Louvre Abu Dhabi opens to the public
Abu Dhabi - A week-long series of festivities and art performances marked the much-anticipated opening of the Louvre Abu Dhabi.
The opening of the landmark museum, which is being hailed as a spectacular display of global art history, comes a decade after France and the United Arab Emirates agreed to a 30-year partnership reportedly worth $1.1 billion.
French President Emmanuel Macron joined Abu Dhabi Crown Prince Sheikh Mohammed bin Zayed al- Nahyan and Dubai ruler Mohammed bin Rashid al-Maktoum for the official inauguration November 8.
Macron, on his first official visit to the UAE, toured the 12-gallery museum along with the Moroccan King Mohammed VI and Afghan President Ashraf Ghani.
The museum was a “bridge between civilisations,” Macron said at the inauguration. “Those who seek to say that Islam is the destruction of other religions are liars.”
Situated in the cultural district of Abu Dhabi’s Saadiyat Island, the museum is a stunning architectural achievement, offering a novel perspective on the history of art. With artwork and artefacts from around the globe, the museum’s collections take visitors on a chronological journey from prehistory to the present, with chapters featuring the establishment of the first villages, universal religions, cosmography, the magnificence of the royal court and the modern world.
Designed by French Pritzker Prize-winning architect Jean Nouvel, the Louvre Abu Dhabi is a masterful structure that pays homage to the country’s Arab heritage. Constructed of eight layers of interlocking steel and aluminium, the top forms a silver-toned dome that both dominates and enlivens the space below. A complex geometrical pattern creates more than 7,800 star-like openings along the dome and white-walled buildings accommodate the museum below the dome.
Altogether, the museum conjures the image of an Arab medina as seen through the eyes of a contemporary cinematographer.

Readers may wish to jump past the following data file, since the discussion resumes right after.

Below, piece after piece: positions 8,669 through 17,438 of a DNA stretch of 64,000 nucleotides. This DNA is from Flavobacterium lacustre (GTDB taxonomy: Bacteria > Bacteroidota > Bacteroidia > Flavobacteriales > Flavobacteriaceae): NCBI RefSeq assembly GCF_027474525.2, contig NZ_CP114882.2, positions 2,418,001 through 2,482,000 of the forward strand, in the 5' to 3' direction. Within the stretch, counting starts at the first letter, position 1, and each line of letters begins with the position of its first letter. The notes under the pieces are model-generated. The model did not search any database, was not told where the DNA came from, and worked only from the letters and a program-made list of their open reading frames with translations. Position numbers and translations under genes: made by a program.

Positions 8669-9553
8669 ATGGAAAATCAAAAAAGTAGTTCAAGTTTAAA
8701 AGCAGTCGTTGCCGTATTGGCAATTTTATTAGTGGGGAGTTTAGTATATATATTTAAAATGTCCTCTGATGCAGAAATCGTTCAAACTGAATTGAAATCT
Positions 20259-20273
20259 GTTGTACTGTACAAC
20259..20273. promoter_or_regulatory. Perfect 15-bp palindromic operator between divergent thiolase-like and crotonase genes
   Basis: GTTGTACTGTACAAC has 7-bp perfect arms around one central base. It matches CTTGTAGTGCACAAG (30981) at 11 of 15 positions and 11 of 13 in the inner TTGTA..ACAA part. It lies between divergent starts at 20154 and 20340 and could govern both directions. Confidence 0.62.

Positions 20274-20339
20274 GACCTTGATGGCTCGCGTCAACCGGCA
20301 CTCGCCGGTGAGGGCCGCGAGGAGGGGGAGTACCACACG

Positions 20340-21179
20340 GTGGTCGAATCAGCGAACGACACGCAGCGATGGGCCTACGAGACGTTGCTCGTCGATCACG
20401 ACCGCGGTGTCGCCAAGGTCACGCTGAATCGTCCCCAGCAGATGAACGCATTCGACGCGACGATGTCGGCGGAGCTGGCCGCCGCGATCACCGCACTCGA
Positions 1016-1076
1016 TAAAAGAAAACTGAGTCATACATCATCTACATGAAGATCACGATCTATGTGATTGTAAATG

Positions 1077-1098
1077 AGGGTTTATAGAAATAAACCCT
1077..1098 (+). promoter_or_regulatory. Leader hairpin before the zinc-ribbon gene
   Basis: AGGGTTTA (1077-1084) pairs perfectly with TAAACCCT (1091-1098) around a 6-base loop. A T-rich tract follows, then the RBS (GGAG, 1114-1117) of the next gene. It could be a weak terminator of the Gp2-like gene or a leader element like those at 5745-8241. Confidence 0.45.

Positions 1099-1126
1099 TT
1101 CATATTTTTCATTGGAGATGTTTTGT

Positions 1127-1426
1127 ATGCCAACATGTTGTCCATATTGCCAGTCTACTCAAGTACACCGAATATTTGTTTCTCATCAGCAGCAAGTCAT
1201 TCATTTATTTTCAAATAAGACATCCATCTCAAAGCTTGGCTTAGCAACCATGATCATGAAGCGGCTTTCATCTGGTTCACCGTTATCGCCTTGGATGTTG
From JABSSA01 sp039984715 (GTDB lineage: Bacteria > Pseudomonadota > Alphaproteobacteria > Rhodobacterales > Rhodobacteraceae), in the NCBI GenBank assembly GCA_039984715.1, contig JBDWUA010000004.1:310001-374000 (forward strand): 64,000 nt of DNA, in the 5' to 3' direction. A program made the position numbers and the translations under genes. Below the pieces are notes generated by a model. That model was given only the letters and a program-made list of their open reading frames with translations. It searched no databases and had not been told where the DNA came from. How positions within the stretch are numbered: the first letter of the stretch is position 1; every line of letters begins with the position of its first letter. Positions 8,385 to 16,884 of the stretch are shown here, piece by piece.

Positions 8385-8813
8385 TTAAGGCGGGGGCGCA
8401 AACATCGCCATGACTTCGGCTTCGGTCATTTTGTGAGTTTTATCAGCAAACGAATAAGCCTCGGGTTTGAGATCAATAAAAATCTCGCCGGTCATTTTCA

Mohamed al-Mubarak, chairman of the Tourism and Culture Department-Abu Dhabi and the Tourism Development and Investment Company, said in statements conveyed by the Emirati news agency WAM that the museum “celebrates the innate human fascination with discovery.”
“Each visitor will encounter extraordinary artworks and artefacts from global cultures that are both familiar and surprising,” he said.
This commitment to diversity is reflected across the museum’s 6,400 sq. metres of galleries, which place special emphasis on human solidarity.
The museum’s growing collection includes ancient archaeological finds, decorative art, neoclassical sculptures, paintings by modern masters and contemporary installations.
Ancient masterpieces include a Bactrian princess created in Central Asia at the end of the third millennium BC, a Grecian sphinx from the sixth century BC and an Iranian gold bracelet in the shape of a lion.
Artefacts of the world’s major religions are also on display, including a leaf from the Blue Quran, a Gothic Bible, a Standing Bodhisattva from the second-third century and a white marble Buddha head from China.
Highlights from later periods include an ancient astrolabe, a display on the science of cosmography, a red Chinese lacquer chest of drawers produced in France by Bernard II van Risenburgh and Giovanni Bellini’s “Madonna and Child.”
In a gallery called the Magnificence of the Court, Benin bronzes are juxtaposed with a bronze equestrian statue of King Philip of Spain by Lorenzo Vaccaro (1702-05).
A series of iconic paintings captures the emergence of the modern world, including Gustave Caillebotte’s “The Bezique Game,” Edouard Manet’s “The Gypsy,” Paul Gauguin’s “Children Wrestling,” Osman Hamdi Bey’s “A Young Emir Studying,” Piet Mondrian’s “Composition with Blue, Red, Yellow and Black,” René Magritte’s “The Subjugated Reader” and Pablo Picasso’s “Portrait of a Lady.”
The museum’s contemporary art collection has nine canvases by Cy Twombly and a monumental sculpture by renowned Chinese artist Ai Weiwei. Jenny Holzer and Giuseppe Penone have created monumental site-specific installations.
Director of Louvre Abu Dhabi Manuel Rabaté said it “sets a benchmark for the region, attracting the next generation of talented museum professionals” and has “reinvented the 18th-century premise of the universal museum.”
“By exhibiting works from diverse cultures in the same space, our curation shows the interconnectedness of different ideologies, aesthetics and artistic techniques. The museum story transports visitors through a history of humanity illuminated by our collection of exceptional treasures,” Rabaté said.
As part of an agreement between the UAE and France, Louvre Abu Dhabi has access to the expertise and training of 17 French partner institutions. It should also benefit from borrowing privileges with 13 leading French museums for ten years as well as from special exhibitions organised by these institutions for 15 years.
A programme of special exhibitions is to begin in December.